N. Vulic´, Spomenik 77 (1934) 58; F. Papazoglu, Makedonski gradovi u rimsko doba (1957); I. Mikulcic´, Pelagonija (1966).
HERAKLEIA LYNKESTIS (Bitola) Republic of Macedonia.
At the W edge of the modern city lies the ancient one, founded by Philip V, probably after one of his early campaigns against the Illyrians either in 359-58 or 356 B.C. It was situated on a low hill at the juncture of two ancient routes, one leading from the Adriatic coast through Lychnidos to Thrace, and a second extending NE through Pelagonia to Stobi in the Vardar valley. The former route became the Via Egnatia after 148 B.C. This location on important highways made Herakleia strategically important, and it became the principal town and administrative center of the district of Lynkestis, a fertile plain surrounded by wooded mountains.
Herakleia figured in the campaigns of Julius Caesar during the civil wars as a supply depot, and inscriptions of veterans who settled there date as early as the turn of the era. Although the town is seldom mentioned in ancient literature its importance during the Early Empire is attested by numerous private and official inscriptions.
The names of bishops from Herakleia are known from the 4th, 5th, and 6th c. The town was sacked by Theodoric in 472 and, despite a large gift to him from the bishop of the city, again in 479. Herakleia was restored in the late 5th and early 6th c. and conquered by the Slavs in the late 6th c.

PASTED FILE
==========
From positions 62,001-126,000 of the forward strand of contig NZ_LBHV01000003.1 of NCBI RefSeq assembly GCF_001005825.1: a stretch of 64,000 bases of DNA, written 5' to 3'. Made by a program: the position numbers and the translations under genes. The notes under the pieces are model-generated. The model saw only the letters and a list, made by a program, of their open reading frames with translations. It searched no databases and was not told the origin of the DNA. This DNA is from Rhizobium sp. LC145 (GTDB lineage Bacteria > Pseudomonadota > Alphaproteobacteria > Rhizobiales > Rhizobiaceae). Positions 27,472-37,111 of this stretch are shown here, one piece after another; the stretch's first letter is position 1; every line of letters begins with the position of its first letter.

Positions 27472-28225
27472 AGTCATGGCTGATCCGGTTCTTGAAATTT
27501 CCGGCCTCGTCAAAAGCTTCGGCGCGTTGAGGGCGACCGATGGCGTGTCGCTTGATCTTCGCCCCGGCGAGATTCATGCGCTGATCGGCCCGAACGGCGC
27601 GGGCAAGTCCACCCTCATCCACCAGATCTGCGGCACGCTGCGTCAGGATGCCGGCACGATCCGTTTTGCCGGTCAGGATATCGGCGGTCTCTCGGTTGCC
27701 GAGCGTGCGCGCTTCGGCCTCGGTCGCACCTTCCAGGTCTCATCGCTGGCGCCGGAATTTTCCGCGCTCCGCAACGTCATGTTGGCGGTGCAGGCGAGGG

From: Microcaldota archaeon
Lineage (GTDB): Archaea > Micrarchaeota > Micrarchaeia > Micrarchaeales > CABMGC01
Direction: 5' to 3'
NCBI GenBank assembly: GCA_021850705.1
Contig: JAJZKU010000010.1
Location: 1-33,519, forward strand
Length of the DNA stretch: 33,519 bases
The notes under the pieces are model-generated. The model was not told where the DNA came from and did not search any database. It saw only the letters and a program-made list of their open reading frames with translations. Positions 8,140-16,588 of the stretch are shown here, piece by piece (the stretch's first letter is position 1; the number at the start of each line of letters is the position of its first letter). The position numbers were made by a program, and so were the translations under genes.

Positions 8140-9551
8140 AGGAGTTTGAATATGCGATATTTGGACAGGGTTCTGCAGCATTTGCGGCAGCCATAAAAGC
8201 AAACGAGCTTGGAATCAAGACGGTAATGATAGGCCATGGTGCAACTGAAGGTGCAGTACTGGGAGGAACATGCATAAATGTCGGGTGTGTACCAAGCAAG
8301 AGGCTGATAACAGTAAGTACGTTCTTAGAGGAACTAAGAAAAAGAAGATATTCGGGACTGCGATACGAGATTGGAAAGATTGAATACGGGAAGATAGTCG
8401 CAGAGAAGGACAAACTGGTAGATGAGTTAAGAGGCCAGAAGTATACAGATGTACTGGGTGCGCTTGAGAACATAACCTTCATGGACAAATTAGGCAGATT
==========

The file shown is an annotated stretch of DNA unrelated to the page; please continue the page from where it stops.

Excavations have revealed several sections of the fortification wall on the acropolis and two basilicas in the main part of the settlement below to the S. Both basilicas had well-preserved mosaics of the 5th to 6th c. B.C., depicting geometric and figured motives. Test trenches, dug in the vicinity of the basilicas, revealed streets and parts of buildings of the 4th-5th c.
Part of the ancient theater on the slopes of the acropolis has been excavated, but work has been concentrated in the larger of the two basilicas found earlier and in the area to its W and S. The smaller basilica and a small baptistery have been partially restored as well as some sections of the earlier buildings.
Mosaics were found in numerous buildings near the large basilica but the most interesting of the new mosaics, remarkable for its size and arrangement, was found in the narthex of the large basilica. It is a rectangle (over 21 x 4.7 m) with a broad rectangular border containing 36 octagonal panels in which fish and water birds are depicted; the panels are linked by intricate meanders. The mosaic dates to the late 5th-early 6th c.
There is a small museum at the site and a large museum in Bitola.
F. Papazoglu et al., Héraclée I (1961); Heraklea II (1965); G. Tomasevic´ & M. Medic´, Heraklea III: The Mosaic in the Large Basilica (1967); Tomasevic´ & Tome Janakijevski, Herakleja Linkestis (1973).
A village on the left bank of the Vardar ca. 25 km N of Gevgelia. The site of ancient Idomenae probably is on the ridge Isar Kale in its territory. Excavations there in 1961 revealed the marble front (9.7 m wide) of an Ionic prostyle temple dedicated by the Macedoniarch in A.D. 181, according to an inscription on the fallen epistyle. A gate and part of the Roman city wall were cleared NE of the temple. Much pottery and two sculpted reliefs of the late Hellenistic period were also found.